Jesus, being sinless, was the only one capable of judgement. Having complete authority he had perfect right to carry out God’s verdict. But he didn’t. He wouldn’t. I suppose that’s why this passage is so evocative to many.
“Woman, where are they? Has no one condemned you?” 11 She said, “No one, Lord.” And Jesus said, “Neither do I condemn you; go, and from now on sin no more.”
All of her accusers had quickly left. Jesus simply wrote something in the sand, and whatever it was, it did the trick. There was no other thing that would of caused them to leave so quietly, and abruptly. They suddenly refused to enforce the penalty of the Law, and just skedaddled.
The adultery was still an issue though, it wasn’t overlooked. Jesus spoke directly to her about it, she wasn’t off the hook yet. “From now on sin no more” is after all a command, and that relationship with her lover must be forsaken. Jesus was serious. What she would choose to do from this point on was critical.
Jesus insists that she understand the why behind them departing so quickly. I think it’s important for her quite specifically, she knew that not only was she forgiven, but that now she could live without guilt or condemnation. The condemners were gone. She was free. Absolutely free.
“Man has two great spiritual needs. One is for forgiveness. The other is for goodness.”
“On the last day of the feast, the great day, Jesus stood up and cried out,”
“If anyone thirsts, let him come to me and drink. 38 Whoever believes in me, as the Scripture has said, ‘Out of his heart will flow rivers of living water.’”
It was the Feast of Tabernacles–it would be the last one that Jesus would attend. The feast went on for eight days. Every day someone would carry a golden pitcher from the Pool of Siloam to be poured out on the altar in the temple. Everyone understood that this was to be done to acknowledge the way God provided water for them in the wilderness.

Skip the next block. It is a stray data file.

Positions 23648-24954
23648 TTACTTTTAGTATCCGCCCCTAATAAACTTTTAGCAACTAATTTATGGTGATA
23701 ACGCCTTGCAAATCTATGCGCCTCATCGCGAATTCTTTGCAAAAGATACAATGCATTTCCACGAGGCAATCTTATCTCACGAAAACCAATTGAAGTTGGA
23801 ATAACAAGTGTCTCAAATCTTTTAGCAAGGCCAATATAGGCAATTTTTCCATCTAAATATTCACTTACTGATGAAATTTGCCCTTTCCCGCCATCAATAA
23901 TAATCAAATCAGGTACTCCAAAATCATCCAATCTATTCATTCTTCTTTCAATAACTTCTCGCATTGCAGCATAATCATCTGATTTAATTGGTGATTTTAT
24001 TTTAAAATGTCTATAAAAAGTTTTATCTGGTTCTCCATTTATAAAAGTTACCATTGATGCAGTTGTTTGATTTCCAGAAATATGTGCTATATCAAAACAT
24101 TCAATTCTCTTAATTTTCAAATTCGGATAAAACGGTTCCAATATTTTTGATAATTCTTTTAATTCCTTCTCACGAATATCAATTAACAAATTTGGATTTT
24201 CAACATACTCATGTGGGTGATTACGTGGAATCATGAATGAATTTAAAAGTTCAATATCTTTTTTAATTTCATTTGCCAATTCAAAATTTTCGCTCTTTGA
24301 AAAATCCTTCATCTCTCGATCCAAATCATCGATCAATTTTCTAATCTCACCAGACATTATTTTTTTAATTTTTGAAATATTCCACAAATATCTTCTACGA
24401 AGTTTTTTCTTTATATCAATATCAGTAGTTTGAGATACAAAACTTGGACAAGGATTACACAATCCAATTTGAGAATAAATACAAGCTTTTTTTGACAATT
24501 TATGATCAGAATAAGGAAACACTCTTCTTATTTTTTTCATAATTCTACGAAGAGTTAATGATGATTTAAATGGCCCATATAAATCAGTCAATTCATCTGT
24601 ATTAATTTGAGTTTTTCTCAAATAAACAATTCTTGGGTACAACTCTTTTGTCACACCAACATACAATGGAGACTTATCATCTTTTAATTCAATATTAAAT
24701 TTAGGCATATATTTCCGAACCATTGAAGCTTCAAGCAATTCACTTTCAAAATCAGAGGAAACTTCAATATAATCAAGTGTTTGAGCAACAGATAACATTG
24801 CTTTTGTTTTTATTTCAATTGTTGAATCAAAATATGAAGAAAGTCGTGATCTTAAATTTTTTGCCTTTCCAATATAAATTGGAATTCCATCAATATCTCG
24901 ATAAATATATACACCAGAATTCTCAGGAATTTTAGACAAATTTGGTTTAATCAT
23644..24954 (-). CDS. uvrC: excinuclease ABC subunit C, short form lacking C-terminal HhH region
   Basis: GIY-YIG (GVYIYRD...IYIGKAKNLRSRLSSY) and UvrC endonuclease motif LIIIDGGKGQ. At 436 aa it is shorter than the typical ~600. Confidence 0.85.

The eighth day was key. No water would be poured out; only prayers would be offered. There are points we should know–
The feast was also known as Tabernacles, and, Booths–Shelters–Sukkot–Ingathering.
The Feast of Tabernacles is very much like our Thanksgiving. It had dual focuses. It was a fall celebration, corresponding to the harvest. It also commemorated the 40 years of wilderness wanderings where God provided water for the Israelites. So it had dual significance.
It was a major event in the calendar; it was one of three main pilgrimages to the temple for every Jew and his family. Every observant man was required to make this trip. No matter where they lived, they must make this trip.
The city would be flooded with people, and Jesus spoke to huge crowds of religious pilgrims. Jesus stood in the temple courts, just a few steps from the Temple itself, it is there he just didn’t speak–he shouted. Perhaps that might seem to be a challenging thought for some.
There is a direct link between the water poured out on this Feast and Jesus’declaration that he was the final source of water–something spiritual, and quite true. Jesus declares plainly that he is the wellspring of life, and the amazing thing is that it’s open to all–it is received through a holy and true grace.
There is something about having water flow perpetually from one’s heart that we must figure out. It usually doesn’t long to realize that this all has to be pretty much a supernatural work of grace. People who need grace come to The Feast of Tabernacles, which looked forward to a beautiful river of grace–the throne of God is its source.